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Passion Tea Benefits

by
author image Cindy Ell
Cindy Ell began writing professionally in 1990. A former medical librarian, she has written materials for hospitals, medical associations, the "Nashville Scene" and "Coping Magazine." She received her Bachelor of Arts in linguistics from the University of Massachusetts and her Master of Library and Information Science from Pratt Institute. She is currently a full-time freelance medical writer.
Passion Tea Benefits
Passion flower in bloom Photo Credit EBlokhina/iStock/Getty Images

Passion flower, or Passiflora incarnata, is an herbaceous climbing vine that blooms with large lavender, white or yellow flowers. The name “passion flower” came about in the 16th century, when a Spanish doctor living among the Incas envisioned the crucifixion of Christ to be symbolized in the plant’s gorgeous and intricate blossoms. Passion flower tea can relieve stress, insomnia and anxiety, according to herbalist Michael Castleman, author of “The New Healing Herbs.” Ask your physician which herbal remedies are appropriate for you.

Description

Also known as maracuja and maypop, the perennial passion flower vine can grow up to 25 feet long. It produces a small, deep yellow fruit about the size of a lemon. Indigenous people of the rainforest, such as the Inca, have eaten passionfruit for centuries, notes Leslie Taylor, a naturopath and author of “The Healing Power of Rainforest Herbs.” The plant is also native to the United States, and flourishes primarily in the Southeast, according to the University of Texas at Austin’s website.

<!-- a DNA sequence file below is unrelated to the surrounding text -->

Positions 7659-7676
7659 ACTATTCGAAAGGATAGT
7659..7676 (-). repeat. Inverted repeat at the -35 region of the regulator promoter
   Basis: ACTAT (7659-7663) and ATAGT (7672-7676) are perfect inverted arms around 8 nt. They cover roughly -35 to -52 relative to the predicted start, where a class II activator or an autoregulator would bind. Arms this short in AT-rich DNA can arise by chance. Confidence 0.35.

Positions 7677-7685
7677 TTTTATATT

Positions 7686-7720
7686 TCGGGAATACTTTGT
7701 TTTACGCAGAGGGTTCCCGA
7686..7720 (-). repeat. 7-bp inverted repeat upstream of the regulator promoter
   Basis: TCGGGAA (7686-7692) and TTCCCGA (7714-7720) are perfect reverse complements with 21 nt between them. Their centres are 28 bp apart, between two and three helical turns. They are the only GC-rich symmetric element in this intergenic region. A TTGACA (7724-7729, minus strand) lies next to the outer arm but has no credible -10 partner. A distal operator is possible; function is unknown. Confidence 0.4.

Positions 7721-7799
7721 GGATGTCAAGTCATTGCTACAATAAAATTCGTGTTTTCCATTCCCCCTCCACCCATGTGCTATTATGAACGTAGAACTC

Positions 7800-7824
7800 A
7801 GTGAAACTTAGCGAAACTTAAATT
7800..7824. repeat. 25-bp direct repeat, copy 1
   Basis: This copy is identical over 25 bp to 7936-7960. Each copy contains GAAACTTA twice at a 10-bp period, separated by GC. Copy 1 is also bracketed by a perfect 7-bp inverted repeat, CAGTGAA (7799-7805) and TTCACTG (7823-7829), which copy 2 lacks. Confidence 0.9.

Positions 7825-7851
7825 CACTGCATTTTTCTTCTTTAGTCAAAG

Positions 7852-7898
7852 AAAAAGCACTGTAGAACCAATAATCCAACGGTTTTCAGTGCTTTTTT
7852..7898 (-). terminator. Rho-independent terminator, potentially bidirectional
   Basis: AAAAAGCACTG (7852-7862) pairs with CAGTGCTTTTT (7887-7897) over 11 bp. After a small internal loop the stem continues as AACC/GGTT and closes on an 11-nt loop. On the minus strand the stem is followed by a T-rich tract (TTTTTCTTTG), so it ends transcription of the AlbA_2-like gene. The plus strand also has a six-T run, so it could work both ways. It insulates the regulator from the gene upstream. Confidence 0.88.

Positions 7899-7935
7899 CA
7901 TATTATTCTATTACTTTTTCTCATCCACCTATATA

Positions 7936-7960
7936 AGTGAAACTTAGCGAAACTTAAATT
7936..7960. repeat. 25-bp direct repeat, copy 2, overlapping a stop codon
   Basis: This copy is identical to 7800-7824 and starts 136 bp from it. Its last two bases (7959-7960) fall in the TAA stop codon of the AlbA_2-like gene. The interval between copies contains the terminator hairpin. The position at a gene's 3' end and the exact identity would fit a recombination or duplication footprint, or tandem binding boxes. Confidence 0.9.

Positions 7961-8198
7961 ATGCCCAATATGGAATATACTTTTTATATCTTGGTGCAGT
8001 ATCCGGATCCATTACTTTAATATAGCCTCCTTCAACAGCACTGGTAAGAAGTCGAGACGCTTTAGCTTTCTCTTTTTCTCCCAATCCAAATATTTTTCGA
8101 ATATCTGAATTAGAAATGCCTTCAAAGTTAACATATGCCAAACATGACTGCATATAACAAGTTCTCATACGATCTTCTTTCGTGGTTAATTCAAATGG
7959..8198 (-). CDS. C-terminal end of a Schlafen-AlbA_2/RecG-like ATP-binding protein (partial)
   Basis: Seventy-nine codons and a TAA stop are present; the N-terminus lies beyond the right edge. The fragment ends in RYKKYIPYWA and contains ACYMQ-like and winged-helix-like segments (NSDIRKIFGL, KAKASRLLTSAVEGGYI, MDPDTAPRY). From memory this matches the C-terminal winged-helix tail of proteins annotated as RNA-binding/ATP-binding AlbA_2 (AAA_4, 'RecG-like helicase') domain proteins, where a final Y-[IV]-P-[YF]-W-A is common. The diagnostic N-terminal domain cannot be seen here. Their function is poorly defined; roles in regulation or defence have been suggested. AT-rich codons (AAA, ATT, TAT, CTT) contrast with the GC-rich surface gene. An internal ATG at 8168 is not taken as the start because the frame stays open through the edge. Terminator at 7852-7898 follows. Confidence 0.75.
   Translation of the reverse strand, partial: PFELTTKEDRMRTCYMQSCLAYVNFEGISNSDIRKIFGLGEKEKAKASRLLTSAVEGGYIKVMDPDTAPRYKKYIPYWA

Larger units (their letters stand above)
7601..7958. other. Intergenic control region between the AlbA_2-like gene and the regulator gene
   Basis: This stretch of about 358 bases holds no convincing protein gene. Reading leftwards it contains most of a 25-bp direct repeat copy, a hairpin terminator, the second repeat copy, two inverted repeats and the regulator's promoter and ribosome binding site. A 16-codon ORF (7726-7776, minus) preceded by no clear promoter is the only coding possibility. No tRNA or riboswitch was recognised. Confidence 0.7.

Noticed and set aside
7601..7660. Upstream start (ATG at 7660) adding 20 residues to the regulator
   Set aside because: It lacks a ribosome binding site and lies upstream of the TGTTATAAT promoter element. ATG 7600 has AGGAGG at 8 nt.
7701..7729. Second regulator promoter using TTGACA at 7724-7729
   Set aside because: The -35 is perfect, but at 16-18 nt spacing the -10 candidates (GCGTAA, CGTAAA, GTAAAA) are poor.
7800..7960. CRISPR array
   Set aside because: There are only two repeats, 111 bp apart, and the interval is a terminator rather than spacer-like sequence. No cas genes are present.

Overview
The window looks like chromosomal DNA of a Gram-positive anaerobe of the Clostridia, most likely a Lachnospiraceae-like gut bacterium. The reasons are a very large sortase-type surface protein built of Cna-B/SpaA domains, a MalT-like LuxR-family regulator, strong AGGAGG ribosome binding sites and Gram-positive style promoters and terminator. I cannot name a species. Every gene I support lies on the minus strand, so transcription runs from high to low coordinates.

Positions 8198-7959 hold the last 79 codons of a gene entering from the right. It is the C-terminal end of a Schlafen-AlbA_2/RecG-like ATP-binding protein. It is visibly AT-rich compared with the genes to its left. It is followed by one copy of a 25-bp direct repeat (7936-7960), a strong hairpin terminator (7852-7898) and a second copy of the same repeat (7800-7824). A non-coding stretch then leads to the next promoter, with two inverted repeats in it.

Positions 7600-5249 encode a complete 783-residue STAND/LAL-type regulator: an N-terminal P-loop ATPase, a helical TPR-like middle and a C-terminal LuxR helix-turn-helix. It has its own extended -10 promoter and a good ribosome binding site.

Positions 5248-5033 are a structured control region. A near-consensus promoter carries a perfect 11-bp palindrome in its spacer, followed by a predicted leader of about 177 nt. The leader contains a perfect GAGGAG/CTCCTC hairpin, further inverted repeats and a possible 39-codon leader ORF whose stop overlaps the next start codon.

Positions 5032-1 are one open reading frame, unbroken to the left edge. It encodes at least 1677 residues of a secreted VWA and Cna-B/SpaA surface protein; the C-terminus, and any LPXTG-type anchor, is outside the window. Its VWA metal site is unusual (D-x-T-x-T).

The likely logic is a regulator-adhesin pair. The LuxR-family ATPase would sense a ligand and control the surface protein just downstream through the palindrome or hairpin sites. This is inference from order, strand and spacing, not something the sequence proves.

Traditional Uses

Folk medicine has used passion flower tea as an anti-spasmodic, sedative, tonic and tranquilizer for centuries. When European colonists arrived in what is now the American Gulf Coast, they discovered that Native Americans drank passion flower tea as a sedative, explains Castleman. A tea is traditionally brewed from the leaves, while the crushed flower and fresh leaves can be used topically for wounds, according to Castleman. Herbalist Susun Weed views passion flower as an herb that can tone and nourish the body, according to her website. You should only use passion flower under a doctor's supervision.

Scientific Support

Castleman explains that passion flower contains bioactive compounds that have a calming effect, including flavonoids and passiflorine, a phytochemical comparable to the narcotic morphine. According to a 2011 review article in the journal, “European Neuropsychopharmacology,” a number of human trials have evinced the anxiolytic, or anti-anxiety, effects of passion flower. In Europe, passion flower is a common ingredient in over-the-counter medicines for insomnia and the German government granted approval for the use of passion flower for nervousness, according to Castleman.

Consideratons

The ornamental blue passion flower, Passiflora caerula, is toxic, due to the presence of cyanide. When purchasing passion flower, make sure the herb in question is labeled P. incarnate, advises Castleman. Chemicals in passion flower called harmala compounds may cause the uterus to contract, and you should avoid ingesting this herb while pregnant or breastfeeding. According to the University of Maryland Medical Center, passion flower may amplify the effects of prescription sedatives and anti-depressants.

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